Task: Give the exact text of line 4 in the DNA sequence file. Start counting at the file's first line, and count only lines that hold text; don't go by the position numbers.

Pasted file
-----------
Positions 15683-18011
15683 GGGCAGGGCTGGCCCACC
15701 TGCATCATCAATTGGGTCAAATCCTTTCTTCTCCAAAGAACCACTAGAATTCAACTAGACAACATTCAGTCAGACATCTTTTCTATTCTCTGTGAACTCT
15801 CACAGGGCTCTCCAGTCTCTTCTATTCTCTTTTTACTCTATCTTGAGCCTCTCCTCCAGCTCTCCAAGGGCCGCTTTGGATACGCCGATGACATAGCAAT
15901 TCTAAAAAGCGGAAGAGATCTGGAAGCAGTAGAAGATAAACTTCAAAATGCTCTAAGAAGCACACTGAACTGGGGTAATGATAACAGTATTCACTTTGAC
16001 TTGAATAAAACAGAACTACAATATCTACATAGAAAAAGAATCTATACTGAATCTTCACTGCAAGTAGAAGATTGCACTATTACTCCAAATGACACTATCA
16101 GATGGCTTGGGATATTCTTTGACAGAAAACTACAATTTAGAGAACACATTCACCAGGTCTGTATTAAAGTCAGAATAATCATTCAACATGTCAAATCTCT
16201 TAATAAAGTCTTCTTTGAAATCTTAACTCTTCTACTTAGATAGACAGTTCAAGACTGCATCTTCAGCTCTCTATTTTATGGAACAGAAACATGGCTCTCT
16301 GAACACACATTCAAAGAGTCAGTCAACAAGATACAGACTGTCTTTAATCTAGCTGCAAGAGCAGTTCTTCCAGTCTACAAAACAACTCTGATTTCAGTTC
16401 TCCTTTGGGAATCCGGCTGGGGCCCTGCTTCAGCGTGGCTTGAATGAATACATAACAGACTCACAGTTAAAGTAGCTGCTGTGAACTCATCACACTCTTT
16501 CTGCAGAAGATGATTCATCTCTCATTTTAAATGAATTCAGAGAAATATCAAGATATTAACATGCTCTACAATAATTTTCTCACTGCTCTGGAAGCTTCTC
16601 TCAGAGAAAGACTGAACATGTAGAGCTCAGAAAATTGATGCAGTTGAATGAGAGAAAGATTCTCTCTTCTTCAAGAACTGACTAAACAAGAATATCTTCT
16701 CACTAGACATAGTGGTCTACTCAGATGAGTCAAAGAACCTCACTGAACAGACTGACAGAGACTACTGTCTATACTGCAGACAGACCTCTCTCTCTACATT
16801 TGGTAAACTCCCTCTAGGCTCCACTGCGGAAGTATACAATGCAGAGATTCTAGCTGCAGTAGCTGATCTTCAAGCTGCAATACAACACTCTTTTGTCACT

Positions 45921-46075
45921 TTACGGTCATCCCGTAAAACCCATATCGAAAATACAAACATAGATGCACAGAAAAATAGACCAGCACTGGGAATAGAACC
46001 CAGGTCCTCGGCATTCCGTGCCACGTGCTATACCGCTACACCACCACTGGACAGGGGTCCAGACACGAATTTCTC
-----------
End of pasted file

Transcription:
15801 CACAGGGCTCTCCAGTCTCTTCTATTCTCTTTTTACTCTATCTTGAGCCTCTCCTCCAGCTCTCCAAGGGCCGCTTTGGATACGCCGATGACATAGCAAT